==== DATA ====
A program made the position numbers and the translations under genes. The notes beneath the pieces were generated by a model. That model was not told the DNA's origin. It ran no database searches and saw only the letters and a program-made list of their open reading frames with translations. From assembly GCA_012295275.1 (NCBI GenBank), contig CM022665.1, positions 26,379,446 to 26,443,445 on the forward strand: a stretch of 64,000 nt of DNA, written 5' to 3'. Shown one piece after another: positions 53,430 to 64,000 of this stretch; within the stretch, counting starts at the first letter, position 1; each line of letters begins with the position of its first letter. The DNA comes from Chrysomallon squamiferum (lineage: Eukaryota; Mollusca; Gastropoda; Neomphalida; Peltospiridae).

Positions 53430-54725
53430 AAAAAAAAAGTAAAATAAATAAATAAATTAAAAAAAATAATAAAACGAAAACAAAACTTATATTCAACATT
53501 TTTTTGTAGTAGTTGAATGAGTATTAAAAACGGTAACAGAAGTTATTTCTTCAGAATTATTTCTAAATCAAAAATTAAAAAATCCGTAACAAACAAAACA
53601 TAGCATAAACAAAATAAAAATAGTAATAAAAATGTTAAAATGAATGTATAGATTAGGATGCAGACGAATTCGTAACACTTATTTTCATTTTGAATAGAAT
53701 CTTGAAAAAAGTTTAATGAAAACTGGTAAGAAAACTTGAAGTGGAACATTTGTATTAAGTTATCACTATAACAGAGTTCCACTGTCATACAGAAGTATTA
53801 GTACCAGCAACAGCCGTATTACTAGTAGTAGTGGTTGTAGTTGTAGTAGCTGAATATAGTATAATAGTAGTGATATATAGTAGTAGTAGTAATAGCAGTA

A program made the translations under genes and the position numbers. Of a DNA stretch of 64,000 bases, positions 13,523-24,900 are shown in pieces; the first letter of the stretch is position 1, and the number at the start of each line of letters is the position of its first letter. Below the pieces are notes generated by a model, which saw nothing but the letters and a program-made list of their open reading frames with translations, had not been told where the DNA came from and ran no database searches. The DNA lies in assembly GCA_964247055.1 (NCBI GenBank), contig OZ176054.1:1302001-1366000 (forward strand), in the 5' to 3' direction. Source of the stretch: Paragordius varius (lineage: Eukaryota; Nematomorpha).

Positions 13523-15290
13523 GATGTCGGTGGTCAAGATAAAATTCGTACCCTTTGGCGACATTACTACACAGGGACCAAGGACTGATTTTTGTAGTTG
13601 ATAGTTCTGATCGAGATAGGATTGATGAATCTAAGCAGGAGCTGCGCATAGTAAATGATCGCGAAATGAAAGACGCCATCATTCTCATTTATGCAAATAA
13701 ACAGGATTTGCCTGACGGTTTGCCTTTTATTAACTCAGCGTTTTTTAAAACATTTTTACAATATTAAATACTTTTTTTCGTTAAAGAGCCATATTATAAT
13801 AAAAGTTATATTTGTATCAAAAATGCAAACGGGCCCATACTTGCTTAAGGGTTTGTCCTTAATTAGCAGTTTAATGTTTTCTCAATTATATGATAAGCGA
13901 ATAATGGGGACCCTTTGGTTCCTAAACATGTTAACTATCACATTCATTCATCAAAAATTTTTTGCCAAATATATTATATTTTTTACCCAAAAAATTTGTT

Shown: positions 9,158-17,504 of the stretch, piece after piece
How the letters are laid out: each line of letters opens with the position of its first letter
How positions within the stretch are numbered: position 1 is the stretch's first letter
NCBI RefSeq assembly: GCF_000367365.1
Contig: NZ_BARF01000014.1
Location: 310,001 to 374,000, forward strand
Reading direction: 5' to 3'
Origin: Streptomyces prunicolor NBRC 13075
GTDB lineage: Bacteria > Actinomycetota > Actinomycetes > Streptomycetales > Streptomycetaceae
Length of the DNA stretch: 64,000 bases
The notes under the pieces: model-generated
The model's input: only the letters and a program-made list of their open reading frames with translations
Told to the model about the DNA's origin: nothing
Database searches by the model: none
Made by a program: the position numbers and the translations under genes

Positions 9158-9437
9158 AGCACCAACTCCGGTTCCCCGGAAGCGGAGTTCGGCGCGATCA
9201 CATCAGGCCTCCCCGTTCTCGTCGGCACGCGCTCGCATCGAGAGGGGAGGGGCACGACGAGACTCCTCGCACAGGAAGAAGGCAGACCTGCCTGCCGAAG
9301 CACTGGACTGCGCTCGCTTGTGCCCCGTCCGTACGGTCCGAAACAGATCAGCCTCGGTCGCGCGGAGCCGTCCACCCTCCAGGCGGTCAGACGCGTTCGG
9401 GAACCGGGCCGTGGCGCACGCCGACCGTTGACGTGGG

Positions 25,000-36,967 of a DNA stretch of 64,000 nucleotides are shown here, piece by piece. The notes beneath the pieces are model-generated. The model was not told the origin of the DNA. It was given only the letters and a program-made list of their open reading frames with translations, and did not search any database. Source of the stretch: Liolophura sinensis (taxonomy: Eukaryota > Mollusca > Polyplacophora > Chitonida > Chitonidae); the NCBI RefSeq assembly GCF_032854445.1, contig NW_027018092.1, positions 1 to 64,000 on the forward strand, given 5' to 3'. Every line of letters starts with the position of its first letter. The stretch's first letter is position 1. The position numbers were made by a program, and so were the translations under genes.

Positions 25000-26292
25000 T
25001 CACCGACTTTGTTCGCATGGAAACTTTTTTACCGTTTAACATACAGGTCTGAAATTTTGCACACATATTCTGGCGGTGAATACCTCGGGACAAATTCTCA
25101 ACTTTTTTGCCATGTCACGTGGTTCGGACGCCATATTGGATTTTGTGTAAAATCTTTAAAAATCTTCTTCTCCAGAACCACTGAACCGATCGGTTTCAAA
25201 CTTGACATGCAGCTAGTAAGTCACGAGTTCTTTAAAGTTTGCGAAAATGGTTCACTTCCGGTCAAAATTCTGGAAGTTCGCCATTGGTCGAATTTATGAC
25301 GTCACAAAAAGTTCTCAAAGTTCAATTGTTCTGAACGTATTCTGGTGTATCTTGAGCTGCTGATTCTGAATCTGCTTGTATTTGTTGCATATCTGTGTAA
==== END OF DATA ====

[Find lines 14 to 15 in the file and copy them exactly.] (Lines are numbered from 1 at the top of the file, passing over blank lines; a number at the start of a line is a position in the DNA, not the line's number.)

13901 ATAATGGGGACCCTTTGGTTCCTAAACATGTTAACTATCACATTCATTCATCAAAAATTTTTTGCCAAATATATTATATTTTTTACCCAAAAAATTTGTT

Shown: positions 9,158-17,504 of the stretch, piece after piece